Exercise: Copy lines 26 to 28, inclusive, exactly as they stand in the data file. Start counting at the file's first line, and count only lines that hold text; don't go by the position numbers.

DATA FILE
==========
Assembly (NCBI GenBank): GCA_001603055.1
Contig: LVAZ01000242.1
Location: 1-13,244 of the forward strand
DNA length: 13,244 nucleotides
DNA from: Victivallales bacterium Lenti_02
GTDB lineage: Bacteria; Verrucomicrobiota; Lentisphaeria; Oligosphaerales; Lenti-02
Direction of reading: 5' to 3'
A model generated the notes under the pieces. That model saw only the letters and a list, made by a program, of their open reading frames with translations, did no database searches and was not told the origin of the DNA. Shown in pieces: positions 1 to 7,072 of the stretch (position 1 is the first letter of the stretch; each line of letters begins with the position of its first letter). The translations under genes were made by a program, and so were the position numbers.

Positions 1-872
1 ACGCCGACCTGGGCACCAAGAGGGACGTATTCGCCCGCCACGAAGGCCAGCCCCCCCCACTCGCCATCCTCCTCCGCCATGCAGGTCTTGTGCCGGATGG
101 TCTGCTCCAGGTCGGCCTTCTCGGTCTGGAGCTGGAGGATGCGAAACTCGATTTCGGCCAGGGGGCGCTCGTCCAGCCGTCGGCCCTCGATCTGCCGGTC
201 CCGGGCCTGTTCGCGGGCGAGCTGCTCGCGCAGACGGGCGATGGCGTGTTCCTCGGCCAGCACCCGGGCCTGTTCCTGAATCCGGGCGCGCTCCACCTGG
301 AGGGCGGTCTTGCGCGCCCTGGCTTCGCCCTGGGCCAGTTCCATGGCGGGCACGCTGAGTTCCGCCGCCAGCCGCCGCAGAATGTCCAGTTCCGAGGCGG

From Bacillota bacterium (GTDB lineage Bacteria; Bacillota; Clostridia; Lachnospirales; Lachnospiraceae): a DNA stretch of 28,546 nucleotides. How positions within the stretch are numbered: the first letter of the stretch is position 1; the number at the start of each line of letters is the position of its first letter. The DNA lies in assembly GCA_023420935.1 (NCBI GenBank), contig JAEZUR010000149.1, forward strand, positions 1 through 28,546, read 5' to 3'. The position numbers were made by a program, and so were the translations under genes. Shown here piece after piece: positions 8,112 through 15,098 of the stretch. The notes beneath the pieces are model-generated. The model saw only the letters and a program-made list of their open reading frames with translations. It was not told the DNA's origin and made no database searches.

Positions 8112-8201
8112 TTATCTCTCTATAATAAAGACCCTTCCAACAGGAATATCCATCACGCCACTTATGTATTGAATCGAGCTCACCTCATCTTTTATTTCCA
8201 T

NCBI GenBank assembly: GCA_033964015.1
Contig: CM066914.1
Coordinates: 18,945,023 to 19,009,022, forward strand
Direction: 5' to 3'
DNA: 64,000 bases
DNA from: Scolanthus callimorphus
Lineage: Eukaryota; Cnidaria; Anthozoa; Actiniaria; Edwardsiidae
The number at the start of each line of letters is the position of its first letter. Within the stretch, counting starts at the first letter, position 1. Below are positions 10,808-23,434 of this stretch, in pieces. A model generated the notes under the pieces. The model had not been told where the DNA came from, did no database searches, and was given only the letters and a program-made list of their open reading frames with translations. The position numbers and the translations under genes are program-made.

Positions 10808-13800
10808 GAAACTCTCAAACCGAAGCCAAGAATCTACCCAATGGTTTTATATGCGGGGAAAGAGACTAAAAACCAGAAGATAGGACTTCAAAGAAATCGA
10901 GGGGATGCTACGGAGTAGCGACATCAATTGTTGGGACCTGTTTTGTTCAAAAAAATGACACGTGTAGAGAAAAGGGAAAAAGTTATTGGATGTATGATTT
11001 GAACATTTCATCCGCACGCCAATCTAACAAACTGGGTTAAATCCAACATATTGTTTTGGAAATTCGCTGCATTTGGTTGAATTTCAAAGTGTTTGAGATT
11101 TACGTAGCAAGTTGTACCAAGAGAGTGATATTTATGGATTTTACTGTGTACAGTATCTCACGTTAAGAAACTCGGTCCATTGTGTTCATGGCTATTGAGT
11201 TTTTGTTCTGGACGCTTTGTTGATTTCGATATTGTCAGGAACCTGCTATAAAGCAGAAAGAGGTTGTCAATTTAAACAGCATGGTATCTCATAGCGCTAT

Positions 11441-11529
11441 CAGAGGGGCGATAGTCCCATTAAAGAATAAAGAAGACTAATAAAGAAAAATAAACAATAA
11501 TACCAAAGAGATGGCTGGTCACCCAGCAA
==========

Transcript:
Positions 10808-13800
10808 GAAACTCTCAAACCGAAGCCAAGAATCTACCCAATGGTTTTATATGCGGGGAAAGAGACTAAAAACCAGAAGATAGGACTTCAAAGAAATCGA
10901 GGGGATGCTACGGAGTAGCGACATCAATTGTTGGGACCTGTTTTGTTCAAAAAAATGACACGTGTAGAGAAAAGGGAAAAAGTTATTGGATGTATGATTT